Both countries must step back and work to restore bilateral ties
Judging from how India has behaved in regard to bilateral cricket competitions, it no longer appears to be interested in talking to Pakistan. Public opinion in India is hawkish toward Pakistan because Islamabad is more isolated than ever in the region. The common line taken by the average pro-BJP Indian is Pakistan can’t be trusted, which is an implied reference to Pakistan’s ill-fated Kargil Operation of 1999 which was universally condemned and after which Pakistan had to “cool” its case on Kashmir.
But Indian lawyer-scholar A.G. Noorani wants Indo-Pak talks for normalization of relations to start in 2018 and is not happy about the Indian protestation of lack of trust with Pakistan. He writes in Dawn, “Several false notions underlie India’s present policy towards Pakistan. One is the ‘absence of trust’—as if one should only talk to those with whom one’s relations are close enough to inspire trust. This is as unrealistic in personal relations as it is in relations between states.”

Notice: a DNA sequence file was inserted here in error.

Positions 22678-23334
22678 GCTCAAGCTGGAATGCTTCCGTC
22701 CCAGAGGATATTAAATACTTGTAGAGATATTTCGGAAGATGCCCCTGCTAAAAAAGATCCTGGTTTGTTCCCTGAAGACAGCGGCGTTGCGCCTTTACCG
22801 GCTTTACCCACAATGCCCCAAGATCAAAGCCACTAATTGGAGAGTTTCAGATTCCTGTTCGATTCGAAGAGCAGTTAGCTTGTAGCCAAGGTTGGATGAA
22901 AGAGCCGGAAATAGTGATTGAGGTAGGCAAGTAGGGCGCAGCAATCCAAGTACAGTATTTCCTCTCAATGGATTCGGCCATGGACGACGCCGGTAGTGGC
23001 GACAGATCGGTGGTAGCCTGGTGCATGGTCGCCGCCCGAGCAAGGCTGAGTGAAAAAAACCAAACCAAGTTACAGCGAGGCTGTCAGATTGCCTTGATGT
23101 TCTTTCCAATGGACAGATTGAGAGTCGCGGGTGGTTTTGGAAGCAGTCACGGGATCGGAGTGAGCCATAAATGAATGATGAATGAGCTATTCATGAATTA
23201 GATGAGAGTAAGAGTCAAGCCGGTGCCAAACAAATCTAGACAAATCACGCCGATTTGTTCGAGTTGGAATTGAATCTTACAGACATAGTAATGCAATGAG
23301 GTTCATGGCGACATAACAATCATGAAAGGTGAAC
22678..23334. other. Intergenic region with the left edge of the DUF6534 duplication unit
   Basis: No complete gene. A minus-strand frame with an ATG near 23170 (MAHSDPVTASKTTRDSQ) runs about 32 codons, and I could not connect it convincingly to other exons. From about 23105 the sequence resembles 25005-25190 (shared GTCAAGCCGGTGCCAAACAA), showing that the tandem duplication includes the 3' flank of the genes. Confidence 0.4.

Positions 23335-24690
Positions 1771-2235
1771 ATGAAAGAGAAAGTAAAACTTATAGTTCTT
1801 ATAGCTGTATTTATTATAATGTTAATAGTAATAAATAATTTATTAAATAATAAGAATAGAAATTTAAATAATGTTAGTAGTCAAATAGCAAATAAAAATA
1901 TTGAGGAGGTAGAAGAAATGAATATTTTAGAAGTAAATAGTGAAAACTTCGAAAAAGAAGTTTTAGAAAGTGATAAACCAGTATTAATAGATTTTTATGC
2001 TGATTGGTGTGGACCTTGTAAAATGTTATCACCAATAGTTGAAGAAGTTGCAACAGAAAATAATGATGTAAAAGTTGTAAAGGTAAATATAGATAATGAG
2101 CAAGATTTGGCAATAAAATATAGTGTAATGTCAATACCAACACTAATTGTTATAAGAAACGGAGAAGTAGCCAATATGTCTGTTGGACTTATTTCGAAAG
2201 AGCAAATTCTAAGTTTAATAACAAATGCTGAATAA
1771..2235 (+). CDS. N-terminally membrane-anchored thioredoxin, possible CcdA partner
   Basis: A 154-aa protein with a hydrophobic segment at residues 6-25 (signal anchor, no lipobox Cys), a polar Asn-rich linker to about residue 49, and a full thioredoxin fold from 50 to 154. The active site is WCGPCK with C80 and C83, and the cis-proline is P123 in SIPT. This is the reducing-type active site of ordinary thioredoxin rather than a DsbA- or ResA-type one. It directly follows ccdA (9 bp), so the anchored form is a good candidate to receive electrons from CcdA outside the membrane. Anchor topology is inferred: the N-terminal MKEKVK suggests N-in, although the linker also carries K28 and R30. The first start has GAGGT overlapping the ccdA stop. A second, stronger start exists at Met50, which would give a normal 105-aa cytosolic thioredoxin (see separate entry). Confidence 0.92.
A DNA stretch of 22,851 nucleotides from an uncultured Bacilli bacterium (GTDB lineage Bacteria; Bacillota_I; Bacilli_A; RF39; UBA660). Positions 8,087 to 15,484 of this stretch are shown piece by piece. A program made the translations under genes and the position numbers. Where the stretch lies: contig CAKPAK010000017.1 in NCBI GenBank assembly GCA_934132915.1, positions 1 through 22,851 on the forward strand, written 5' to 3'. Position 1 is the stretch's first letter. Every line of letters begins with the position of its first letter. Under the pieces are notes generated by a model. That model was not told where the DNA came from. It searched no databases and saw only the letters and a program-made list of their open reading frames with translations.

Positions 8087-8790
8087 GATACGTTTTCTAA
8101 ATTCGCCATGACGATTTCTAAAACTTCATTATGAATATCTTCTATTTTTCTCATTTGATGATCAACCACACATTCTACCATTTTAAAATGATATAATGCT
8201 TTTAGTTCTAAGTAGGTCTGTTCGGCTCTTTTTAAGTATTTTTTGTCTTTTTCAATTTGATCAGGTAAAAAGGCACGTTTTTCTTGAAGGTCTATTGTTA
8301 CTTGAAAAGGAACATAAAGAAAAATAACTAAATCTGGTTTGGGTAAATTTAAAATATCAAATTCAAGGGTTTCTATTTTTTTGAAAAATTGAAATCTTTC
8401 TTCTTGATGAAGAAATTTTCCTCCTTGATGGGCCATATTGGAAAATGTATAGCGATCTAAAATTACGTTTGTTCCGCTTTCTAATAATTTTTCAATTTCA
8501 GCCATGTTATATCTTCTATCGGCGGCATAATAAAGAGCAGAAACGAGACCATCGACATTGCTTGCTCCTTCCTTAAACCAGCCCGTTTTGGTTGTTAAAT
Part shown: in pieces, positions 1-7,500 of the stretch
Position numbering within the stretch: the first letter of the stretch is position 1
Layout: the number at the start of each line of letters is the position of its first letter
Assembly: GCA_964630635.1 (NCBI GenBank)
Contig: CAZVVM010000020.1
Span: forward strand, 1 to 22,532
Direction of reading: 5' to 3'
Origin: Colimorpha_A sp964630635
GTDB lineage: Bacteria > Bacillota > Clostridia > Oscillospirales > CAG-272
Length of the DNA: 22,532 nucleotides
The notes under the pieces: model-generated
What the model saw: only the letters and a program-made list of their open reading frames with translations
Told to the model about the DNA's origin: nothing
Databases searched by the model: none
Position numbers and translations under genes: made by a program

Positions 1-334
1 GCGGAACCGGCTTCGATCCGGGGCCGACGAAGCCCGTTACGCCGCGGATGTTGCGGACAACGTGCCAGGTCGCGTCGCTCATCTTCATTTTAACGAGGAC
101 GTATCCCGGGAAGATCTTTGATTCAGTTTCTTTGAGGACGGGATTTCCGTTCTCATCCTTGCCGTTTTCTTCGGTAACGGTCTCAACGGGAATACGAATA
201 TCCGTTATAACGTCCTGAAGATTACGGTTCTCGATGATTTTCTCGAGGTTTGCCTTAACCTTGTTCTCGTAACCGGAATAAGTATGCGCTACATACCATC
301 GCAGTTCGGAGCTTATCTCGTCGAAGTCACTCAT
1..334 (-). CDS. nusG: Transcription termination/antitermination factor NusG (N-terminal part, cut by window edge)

Pakistan’s “frontloading” Kashmir in any peace talks with India is equally unrealistic. The current Indo-Pak crisis is of lack of normal relations, not of non-resolution of the Kashmir dispute, if the world were to give its verdict. If the 2013 election in Pakistan is any yardstick, most Pakistanis want normalization with India through free bilateral trade. Pakistan is not without its own doves while hawks prevail in India. The “non-dove” and “non-hawk” ex-foreign minister of Pakistan Khursheed Mahmud Kasuri advocates normalization but the rejectionists hold that normalization would put the “core” dispute of Kashmir on the backburner.
Normalization would mean free bilateral trade, commissioning of two pipelines—one from Iran and one from Turkmenistan—transiting Pakistan to reach India as a major consumer and, something that China would welcome, the joining of India in the great China-Pakistan Economic Corridor project for facilitating regional trade as pledged at South Asian Association for Regional Cooperation (SAARC) of which India, Pakistan and Afghanistan are members. After trade puts an end to borders of suspicion, Kashmir would be open to both “normalized” states.